Understanding Network Transformation

It can be said that all industries, and all businesses for that matter, are in a state of transformation. Economic systems by their very definition are always in motion. But every so often, a number of critical factors align that begin to shift the competitive position of industry players to such a point where adaption to new market realities is required to maintain viability. The proliferation of IP-based standards and breakthroughs in computer processing have brought the telecommunications industry to such a point. For more detailed information on this topic, tune into the Network Transformation podcast series.

Evolution
Communications networks were originally designed to support specific capabilities and services, namely voice traffic, from one location to another in a point-to-point model. In the last couple of decades, the advent of data communications allowed machines to connect across the network; and with the birth of the Internet, the communications paths became point-to-multipoint. Moving into the networks of today, a wide variety of devices are connected to each other and much less dependent on location. Welcome to the cloud model of networking.

Service providers have always maintained strict standards of quality, availability, and reliability, and equipment manufacturers have designed and built very rugged pieces of equipment—from the hardware, to the software, to the silicon—to comply with these requirements. This has led to very proprietary systems with a singular focus—one for voice, one for data, etc. But with the dawn Internet Protocol (IP) in the communications networks, service providers have started to demand interoperable products, built on open standards, and the ability to provision them with multiple services over one network.

State of the market
This has been a significant change in how telecom equipment manufacturers conduct business, but the rewards of providing this equipment are significant. Over the last several years, service providers have made tremendous capital investments in their infrastructure. This build out enables increasingly more capacity that is both supporting and fueling the growth of traffic traversing the network.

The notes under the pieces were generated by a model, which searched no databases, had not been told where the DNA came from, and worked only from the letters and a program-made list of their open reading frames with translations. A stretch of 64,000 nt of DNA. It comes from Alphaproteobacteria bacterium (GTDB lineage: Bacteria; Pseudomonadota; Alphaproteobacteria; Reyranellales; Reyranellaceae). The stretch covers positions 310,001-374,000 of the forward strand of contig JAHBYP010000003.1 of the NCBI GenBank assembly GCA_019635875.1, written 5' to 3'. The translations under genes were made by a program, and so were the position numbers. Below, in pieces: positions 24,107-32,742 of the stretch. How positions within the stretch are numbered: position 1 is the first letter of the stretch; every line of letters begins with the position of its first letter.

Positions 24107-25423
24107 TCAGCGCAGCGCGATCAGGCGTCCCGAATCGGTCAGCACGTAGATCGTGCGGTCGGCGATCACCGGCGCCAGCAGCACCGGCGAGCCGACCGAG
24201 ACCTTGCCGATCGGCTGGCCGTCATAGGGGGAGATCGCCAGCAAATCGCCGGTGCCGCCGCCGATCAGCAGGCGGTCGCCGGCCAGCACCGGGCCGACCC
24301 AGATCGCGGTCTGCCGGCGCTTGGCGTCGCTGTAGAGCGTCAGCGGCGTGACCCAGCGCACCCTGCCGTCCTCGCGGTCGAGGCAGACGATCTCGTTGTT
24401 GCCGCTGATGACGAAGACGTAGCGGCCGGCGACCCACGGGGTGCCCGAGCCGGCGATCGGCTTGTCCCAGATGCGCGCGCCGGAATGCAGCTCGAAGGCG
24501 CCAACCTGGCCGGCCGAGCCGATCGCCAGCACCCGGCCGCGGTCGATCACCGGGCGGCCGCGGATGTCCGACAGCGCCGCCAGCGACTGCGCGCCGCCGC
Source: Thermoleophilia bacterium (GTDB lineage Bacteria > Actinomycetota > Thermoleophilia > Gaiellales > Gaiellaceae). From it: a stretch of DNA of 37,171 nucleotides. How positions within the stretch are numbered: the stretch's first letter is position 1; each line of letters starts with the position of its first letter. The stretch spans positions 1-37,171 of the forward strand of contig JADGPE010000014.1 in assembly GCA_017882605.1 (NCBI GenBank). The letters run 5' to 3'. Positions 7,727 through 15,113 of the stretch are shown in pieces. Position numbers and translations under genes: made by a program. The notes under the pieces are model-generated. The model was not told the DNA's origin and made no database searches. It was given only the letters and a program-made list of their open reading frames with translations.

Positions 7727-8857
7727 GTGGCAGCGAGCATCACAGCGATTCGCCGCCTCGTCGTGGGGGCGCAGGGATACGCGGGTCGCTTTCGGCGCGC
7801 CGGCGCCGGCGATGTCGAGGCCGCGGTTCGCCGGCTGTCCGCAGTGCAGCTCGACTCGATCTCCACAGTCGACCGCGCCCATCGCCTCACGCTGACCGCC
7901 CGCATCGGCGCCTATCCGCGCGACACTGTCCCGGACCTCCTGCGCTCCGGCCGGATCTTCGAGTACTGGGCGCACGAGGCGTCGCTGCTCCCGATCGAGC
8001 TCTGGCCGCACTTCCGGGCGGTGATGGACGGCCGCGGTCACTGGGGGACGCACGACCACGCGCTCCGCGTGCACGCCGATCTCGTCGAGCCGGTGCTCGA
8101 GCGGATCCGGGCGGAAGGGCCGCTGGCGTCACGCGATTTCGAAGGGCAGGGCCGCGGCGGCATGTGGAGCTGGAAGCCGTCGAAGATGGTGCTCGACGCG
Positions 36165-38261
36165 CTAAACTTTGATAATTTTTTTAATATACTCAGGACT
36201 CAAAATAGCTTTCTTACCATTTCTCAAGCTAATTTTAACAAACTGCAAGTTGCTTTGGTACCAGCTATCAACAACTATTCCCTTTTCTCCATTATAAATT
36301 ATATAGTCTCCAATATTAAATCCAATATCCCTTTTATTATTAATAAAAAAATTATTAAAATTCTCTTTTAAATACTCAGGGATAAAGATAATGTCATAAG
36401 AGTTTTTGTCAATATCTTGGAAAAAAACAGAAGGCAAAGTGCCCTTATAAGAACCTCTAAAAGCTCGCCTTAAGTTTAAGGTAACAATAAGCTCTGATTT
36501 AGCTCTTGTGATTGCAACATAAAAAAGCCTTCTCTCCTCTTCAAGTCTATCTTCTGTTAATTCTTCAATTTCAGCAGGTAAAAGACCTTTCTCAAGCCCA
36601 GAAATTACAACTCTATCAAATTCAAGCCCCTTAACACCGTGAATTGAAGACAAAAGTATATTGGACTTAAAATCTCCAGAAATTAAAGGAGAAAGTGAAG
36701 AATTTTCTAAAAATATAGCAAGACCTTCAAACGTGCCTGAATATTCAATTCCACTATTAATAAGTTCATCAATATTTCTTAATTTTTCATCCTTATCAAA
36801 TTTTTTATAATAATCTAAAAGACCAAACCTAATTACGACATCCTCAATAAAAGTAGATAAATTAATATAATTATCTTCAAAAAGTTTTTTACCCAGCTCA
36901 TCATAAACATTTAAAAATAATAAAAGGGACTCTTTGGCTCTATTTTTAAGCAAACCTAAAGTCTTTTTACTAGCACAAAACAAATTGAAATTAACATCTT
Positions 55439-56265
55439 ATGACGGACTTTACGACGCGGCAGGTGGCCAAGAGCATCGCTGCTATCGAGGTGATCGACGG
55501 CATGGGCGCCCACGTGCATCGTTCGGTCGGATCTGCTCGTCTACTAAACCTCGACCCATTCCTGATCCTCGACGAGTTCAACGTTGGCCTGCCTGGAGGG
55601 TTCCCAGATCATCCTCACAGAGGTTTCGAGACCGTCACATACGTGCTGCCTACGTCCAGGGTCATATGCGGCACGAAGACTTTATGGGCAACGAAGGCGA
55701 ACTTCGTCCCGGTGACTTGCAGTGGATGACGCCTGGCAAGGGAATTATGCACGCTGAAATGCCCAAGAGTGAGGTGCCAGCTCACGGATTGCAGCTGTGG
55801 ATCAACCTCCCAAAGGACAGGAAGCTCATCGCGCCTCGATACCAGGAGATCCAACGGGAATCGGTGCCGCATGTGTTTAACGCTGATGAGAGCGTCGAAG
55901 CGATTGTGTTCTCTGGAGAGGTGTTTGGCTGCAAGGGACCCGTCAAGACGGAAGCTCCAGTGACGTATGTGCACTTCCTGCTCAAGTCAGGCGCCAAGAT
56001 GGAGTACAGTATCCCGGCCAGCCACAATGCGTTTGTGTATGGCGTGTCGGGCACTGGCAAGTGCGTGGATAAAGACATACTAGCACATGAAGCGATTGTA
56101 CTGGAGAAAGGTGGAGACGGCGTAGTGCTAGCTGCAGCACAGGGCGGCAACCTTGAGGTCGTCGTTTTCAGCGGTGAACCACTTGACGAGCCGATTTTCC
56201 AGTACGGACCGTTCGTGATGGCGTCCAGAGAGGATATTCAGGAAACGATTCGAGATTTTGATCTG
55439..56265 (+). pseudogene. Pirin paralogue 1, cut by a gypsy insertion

While the capabilities of these networks is nothing short of astounding, the business challenge for the service providers, however, is to extract a sufficient amount of revenue from the services deployed on their new networks. So far, they are not seeing the appropriate return on investment in terms of incremental revenue and profit to maintain this level of investment.

This economic challenge is becoming so pronounced that service providers need to take a different approach by reducing the cost of running their networks and developing new services and new revenue streams. Technology that has matured itself in the data center from the world of IT is now proving to be a capable foundation for taking on these telecommunications challenges. Services can now be provisioned in software, significantly lowering the cost base, and allowing new service introduction much more quickly and affordably.

Utilizing software
Software Defined Networking (SDN) grew from academia as a study on how the control and user plane, in a network switch for example, could be separated for centralized control via a user interface. On the other side, Network Functions Virtualization (NFV) grew out of the service provider community in an effort to virtualize networking functions and run them on a standard computing platform, allowing a series of virtual machines to work together. This can be achieved independently of SDN; but when trying to optimize new services in a network, the ability to control them from a central location becomes extremely attractive and this where we see the marriage of the two.

A great example of using software in the network is the virtualization of customer premise equipment, and hosting it in the network as a virtual device. This tremendously reduces the cost of provisioning the hardware and managing the service-based upgrades that formerly would have required a service visit by a technician. Software-based networks also allow service providers to insert a form of analytics on delivered traffic with time of day, route, and geo-location data as an incremental service category that can be provided to a specific customer at a specific time.

Software-based services represent the next frontier in network transformation from both a capability and business perspective. Expect to see further innovation in networking occurring at this nexus point.

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